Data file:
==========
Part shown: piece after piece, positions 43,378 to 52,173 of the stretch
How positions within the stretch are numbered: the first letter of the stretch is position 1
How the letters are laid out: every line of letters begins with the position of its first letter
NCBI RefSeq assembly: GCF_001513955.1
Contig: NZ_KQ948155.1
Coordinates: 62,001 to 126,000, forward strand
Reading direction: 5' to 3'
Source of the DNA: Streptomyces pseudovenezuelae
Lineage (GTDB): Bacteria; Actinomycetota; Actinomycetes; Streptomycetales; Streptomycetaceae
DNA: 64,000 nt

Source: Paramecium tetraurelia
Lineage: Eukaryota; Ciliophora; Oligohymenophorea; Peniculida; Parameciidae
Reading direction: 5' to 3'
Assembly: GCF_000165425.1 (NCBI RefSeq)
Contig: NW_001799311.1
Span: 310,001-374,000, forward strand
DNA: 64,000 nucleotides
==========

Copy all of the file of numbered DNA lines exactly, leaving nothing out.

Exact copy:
Part shown: piece after piece, positions 43,378 to 52,173 of the stretch
How positions within the stretch are numbered: the first letter of the stretch is position 1
How the letters are laid out: every line of letters begins with the position of its first letter
NCBI RefSeq assembly: GCF_001513955.1
Contig: NZ_KQ948155.1
Coordinates: 62,001 to 126,000, forward strand
Reading direction: 5' to 3'
Source of the DNA: Streptomyces pseudovenezuelae
Lineage (GTDB): Bacteria; Actinomycetota; Actinomycetes; Streptomycetales; Streptomycetaceae
DNA: 64,000 nt

Source: Paramecium tetraurelia
Lineage: Eukaryota; Ciliophora; Oligohymenophorea; Peniculida; Parameciidae
Reading direction: 5' to 3'
Assembly: GCF_000165425.1 (NCBI RefSeq)
Contig: NW_001799311.1
Span: 310,001-374,000, forward strand
DNA: 64,000 nucleotides